Unfortunately, this scenario is all-too common. You spend your time dutifully keeping up with the responsibility of Spot's flea prevention only to find that those pesky little critters have snuck in through the back door. |
Though it is best to take preventative measures to keep them out in the first place, once they are in you must take action. And once they've begun breeding in the deep dark recesses of your home, you're in for a real battle. You think you've beaten them. But they won't go away. You've sprayed. You've medicated. You've vacuumed. But they just keep coming back. Just what are these nasty critters and how do you finally squash their stronghold on your home?
Fleas are present all over the world. Over 2000 varieties, in fact. In America there are over 200 different types of fleas. 200! This will be no easy battle. Fleas are capable of jumping from 14 to 16 inches and will bite humans as well as your pet. Females can begin to lay eggs after just 48 hours of their first blood meal. The most common in this vast array of minuscule nuisances are the cat flea (Ctenocephalides felis) and the dog flea (Ctenocephalides canis). The most common parasite on your dog will actually be a CAT flea. Dog fleas are commonly found in Europe, while cat fleas are very common to the U.S. Cat fleas are not picky about whom they feed on. Cat fleas can, in rare cases, carry disease. Also, if ingested they can cause tapeworm. The cat flea has been found to carry the plague and murine typhus to humans. They can be brought into your home almost undetected to the untrained eye. They can attach to your clothing or to your pet. They are found in yards, kennels, forests, parks, or any other areas common to warm blooded animals. Why? Because this is where they can find the hosts needed for reproduction. Did you know the female flea can lay up to 50 eggs a day? That means in approximately nine months a female can create up to a trillion descendants! And due to their four-stage lifecycle they are extremely impervious to extermination tactics. So what can you do? How do you stop them?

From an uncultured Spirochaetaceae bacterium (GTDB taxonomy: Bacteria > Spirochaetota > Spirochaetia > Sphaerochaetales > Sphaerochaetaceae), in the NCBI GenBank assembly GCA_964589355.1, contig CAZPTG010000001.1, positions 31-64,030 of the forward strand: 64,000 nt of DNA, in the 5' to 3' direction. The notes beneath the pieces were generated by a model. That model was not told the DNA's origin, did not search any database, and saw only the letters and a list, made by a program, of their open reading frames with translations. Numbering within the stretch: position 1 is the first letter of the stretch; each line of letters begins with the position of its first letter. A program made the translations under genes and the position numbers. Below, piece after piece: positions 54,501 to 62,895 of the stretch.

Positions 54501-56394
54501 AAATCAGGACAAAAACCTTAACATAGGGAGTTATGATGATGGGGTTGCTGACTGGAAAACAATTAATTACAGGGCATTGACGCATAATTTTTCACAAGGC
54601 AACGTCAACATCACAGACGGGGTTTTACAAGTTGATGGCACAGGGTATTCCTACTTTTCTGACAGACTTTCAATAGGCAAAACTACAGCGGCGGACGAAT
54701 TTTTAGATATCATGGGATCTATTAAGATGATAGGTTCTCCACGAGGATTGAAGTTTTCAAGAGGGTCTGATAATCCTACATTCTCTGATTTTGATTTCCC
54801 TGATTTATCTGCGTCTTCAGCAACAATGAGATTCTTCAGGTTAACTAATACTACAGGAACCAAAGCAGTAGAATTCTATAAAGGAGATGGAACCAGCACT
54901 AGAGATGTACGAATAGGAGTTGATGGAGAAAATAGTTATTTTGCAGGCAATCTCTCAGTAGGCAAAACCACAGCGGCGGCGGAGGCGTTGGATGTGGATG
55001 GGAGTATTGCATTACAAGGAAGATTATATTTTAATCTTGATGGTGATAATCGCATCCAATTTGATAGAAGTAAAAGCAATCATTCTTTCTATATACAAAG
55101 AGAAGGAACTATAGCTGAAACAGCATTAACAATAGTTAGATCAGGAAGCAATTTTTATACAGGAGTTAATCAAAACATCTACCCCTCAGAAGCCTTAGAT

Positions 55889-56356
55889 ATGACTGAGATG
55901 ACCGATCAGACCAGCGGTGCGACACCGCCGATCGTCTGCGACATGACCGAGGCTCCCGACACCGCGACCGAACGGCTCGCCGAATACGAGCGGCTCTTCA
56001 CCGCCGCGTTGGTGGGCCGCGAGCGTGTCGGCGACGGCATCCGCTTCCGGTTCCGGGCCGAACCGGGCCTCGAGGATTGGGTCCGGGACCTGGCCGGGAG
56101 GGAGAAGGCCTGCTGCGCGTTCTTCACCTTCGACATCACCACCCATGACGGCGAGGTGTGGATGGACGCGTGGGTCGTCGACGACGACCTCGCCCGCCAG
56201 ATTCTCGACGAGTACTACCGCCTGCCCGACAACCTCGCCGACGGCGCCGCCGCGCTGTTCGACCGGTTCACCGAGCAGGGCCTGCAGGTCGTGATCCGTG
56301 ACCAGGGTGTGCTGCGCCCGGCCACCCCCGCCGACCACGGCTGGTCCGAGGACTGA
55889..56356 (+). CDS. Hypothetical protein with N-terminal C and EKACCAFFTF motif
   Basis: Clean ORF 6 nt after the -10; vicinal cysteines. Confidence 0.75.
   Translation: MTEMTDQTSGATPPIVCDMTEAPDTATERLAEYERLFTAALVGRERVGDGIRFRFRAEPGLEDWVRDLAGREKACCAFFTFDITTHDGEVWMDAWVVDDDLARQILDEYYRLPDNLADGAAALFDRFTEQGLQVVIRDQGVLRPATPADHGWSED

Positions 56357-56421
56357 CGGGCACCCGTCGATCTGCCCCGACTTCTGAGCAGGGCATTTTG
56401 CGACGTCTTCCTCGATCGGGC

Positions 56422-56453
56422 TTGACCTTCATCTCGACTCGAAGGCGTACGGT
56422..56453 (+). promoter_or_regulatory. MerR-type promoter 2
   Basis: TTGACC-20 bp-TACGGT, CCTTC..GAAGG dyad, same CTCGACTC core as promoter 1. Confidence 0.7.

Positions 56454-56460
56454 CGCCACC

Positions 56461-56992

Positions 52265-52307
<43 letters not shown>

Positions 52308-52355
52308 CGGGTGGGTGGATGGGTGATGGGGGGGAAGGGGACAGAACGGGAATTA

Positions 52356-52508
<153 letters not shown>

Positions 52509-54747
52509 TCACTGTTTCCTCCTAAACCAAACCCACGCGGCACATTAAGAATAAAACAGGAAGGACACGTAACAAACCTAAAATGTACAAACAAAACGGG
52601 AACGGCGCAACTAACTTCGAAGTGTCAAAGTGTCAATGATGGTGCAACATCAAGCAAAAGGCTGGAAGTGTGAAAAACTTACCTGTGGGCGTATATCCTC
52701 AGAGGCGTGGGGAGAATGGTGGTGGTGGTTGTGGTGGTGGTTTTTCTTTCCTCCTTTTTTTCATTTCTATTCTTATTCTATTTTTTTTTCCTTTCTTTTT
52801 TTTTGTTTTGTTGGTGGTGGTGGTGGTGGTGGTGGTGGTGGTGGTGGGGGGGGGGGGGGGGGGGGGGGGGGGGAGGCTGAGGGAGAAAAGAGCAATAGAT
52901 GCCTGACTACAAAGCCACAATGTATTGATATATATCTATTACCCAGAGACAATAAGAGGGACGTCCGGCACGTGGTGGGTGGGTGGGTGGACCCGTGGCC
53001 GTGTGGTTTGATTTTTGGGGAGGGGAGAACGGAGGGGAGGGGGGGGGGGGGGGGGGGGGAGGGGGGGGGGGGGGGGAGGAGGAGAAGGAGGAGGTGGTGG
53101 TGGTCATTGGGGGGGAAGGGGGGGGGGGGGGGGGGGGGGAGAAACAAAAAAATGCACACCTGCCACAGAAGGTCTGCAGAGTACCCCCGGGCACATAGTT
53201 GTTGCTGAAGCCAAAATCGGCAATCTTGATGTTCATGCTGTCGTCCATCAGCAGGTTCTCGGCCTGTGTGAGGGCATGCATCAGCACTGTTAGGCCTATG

How can I tell if I have fleas?
The first thing you need to do is look for flea feces. This will be small grains of what appears to be dirt. If you take this "dirt" and rub it between your fingers with a small amount of water and it turns red you've found your proof. This is because flea feces contains dried blood. The most common place to find it is on Spot's belly, his favorite bed or any area that your pet frequents. These feces drop off and accumulate in recesses. Look closely and you will find it hiding in the soft under-fur of his coat or the deep dark recesses of his pet bed. This is where the flea prefers to lay its eggs because this is a warm fertile area.
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